The above-described steps are repeated to produce the sacrificial structure 115 comprising alternating first and second PSG layers having different amounts of phosphorus. Preferably, the first and second oxide (PSG) layers 110 a and 110 b each have a phosphorus weight ratio of 1.4-3.0:1 and a thickness of about 100-1000 Å.

Still further, the first and second oxide layers 110 a and 110 b having different etching rates in an etchant having HF composition can alternatively comprise alternating layers of BPSG and PSG, alternating layers of BPSG and USG, or alternating layers of PSG and USG. Such layers can be formed in respective reaction chambers without having to add different amounts of boron or different amounts of phosphorous to a reaction gas introduced into each of the chambers.

Capacitors utilized in 64 MB and faster memory devices currently have a thickness of 10,000 Å. Accordingly, a storage electrode of a capacitor having a similar thickness of 9600 Å can be produced, when each of the first and second oxide layers 110 a and 110 b has a thickness of 800 Å, by repeating the above-described process six times. Moreover, a capacitor having a thickness of 10000 Å or greater can be produced by increasing the thicknesses of the first and second oxide layer 110 a and 110 b and/or by repeating the process seven or more times. Increasing the thicknesses of the oxide layers also reduces the time required to build a sacrificial structure to the desired thickness. The processing time can also be reduced by utilizing three or more distinct reaction chambers.

The sacrificial structure 115 can also be formed in a single reaction chamber. The process of forming the sacrificial structure 115 in a single chamber is very similar to the processes described above occurring in multiple chambers. That is, a series of first and second oxide layers 110 a and 110 b are formed in the chamber by low pressure chemical vapor deposition or plasma enhanced chemical vapor deposition at a temperature of about 400-600 C.

More specifically, 5 weight % each of boron and phosphorus are added to TEOS reaction gas in a reaction chamber in order to produce a first BPSG layer having a boron:phosphorus weight ratio of about 1:1 on the transistor formed on substrate 70. The first BPSG layer constituting the first oxide layer 110 a, has a thickness of 100-1000 Å.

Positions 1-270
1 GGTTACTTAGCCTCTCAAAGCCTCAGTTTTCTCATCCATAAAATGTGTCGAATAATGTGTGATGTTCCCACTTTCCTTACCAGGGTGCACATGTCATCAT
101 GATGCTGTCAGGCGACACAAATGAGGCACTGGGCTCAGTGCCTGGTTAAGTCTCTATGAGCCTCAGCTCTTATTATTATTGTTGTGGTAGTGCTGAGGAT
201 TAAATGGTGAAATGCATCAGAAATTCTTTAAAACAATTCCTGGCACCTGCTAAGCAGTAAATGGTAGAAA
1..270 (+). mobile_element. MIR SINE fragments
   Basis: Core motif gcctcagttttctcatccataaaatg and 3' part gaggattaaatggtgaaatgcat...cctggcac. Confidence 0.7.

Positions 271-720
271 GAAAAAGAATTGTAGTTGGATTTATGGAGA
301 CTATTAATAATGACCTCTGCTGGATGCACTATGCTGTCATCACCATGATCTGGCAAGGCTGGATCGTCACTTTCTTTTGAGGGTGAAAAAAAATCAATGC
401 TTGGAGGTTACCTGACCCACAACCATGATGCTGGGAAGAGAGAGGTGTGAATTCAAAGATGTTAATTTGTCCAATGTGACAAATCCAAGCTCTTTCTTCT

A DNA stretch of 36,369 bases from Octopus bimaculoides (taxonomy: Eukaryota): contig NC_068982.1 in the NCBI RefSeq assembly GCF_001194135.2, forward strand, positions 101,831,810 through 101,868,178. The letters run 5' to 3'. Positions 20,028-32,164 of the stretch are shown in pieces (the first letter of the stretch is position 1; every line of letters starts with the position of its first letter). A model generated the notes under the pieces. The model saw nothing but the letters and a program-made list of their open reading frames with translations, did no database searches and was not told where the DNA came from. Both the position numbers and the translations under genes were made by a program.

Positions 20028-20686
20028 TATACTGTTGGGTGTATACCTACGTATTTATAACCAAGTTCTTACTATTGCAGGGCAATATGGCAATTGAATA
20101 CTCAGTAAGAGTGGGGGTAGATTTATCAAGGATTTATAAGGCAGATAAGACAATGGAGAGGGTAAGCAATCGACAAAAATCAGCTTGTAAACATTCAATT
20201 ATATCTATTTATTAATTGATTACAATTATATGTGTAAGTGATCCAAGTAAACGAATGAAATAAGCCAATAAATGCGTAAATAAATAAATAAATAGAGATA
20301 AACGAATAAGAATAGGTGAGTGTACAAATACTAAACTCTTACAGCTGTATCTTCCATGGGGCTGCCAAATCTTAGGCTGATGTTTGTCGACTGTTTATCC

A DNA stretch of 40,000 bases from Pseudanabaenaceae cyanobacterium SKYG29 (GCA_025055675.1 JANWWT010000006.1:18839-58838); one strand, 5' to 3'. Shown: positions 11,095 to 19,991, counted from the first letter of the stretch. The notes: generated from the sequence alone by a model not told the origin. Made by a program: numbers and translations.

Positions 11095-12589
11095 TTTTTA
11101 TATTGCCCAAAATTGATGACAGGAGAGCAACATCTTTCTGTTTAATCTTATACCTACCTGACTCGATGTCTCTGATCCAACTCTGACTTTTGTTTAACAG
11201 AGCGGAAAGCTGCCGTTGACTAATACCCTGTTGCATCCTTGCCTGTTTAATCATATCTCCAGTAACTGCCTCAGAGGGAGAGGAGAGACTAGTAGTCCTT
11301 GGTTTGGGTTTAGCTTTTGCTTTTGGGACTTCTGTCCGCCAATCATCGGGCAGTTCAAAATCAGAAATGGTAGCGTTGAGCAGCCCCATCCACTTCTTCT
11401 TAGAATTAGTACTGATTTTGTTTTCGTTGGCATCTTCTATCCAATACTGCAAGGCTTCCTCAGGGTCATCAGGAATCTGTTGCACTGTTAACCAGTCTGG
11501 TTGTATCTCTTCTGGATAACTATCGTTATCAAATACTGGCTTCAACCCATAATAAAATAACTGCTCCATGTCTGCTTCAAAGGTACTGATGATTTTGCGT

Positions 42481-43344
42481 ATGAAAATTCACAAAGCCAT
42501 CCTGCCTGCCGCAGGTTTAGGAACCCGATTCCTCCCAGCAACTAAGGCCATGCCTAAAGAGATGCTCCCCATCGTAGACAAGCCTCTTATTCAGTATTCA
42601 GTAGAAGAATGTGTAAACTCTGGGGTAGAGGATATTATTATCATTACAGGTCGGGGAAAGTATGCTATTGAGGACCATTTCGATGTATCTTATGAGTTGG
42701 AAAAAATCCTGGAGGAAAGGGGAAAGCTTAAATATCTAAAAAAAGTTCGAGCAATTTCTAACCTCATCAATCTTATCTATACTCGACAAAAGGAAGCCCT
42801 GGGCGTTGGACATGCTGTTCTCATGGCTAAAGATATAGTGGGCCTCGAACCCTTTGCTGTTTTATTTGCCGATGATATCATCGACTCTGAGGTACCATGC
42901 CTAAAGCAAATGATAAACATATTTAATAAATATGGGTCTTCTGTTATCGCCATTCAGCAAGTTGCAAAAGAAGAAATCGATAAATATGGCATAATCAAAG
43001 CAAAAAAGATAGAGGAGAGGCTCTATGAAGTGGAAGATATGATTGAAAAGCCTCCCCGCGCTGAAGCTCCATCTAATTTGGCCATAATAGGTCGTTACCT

Next, 6-8 weight % and 4-5 weight % each of boron and phosphorus are introduced into the same chamber containing the TEOS reaction gas to thereby produce a BPSG layer, i.e., a second oxide layer 110 b, having a boron:phosphorus weight ratio of about 1.2-2.0:1 and a thickness of 100-1000 Å on the first oxide layer 110 a.

Furthermore, the above-described process of forming a sacrificial structure 115 of first and second oxide layers 110 a and 110 b of BPSG in a single reaction chamber can be modified to instead form the oxide layers of BPSG and PSG, of BPSG and USG, or of PSG and USG, which exhibit different etching rates when etched by an etchant having an HF composition.

Moreover, although the time required to form a sacrificial structure 115 in a single chamber is longer compared to the previously disclosed method of forming the structure in a plurality of distinct chambers, the former process is advantageous in that the oxide layers have a higher degree of uniformity. The full advantage realized in this respect will be made clearer later on.

Now, however, a third method of forming the sacrificial layer 115 using an injector system having multiple injectors will be described.

According to this method, a substrate 70 is transferred to a first injector by a transportation apparatus (not shown) similar to a conveyor belt, TEOS is utilized as a reaction gas, and 5 weight % each of boron and phosphorus are added to the reaction gas by the first injector, whereby a first BPSG layer is deposited on the substrate 70. The first BPSG layer, i.e., the first oxide layer 110 a, has a thickness of 100-1000 Å. Next, 6-8 weight % and 4-5 weight % each of boron and phosphorus are injected by the second injector along with the TEOS reaction gas. As a result, a second BPSG layer having a thickness of 100-1000 Å is formed and deposited, as the second oxide layer 110 b, on the first oxide layer 110 a. Similar to what was described earlier, the first BPSG layer has a boron:phosphorus weight ratio of about 1:1 and the second BPSG layer has a boron: phosphorus weight ratio of about 1.2-2.0:1.

The first and second oxide layers 110 a and 110 b can also be formed, using the steps described above, of BPSG and PSG layers, of BPSG and USG layers, or of PSG and USG layers.

If the injector system has four injectors, two series of the first and second oxide layers 110 a and 110 b can be formed during a single run through the system. Consequently, a sacrificial structure 115 having a thickness of 9600 Å can be formed in three runs. A sacrificial structure 115 having a thickness of 9600 Å can be produced even more quickly if the injector system has six injectors. The injector system is thus most advantageous in terms of saving time in the fabrication process and hence, in reducing manufacturing costs.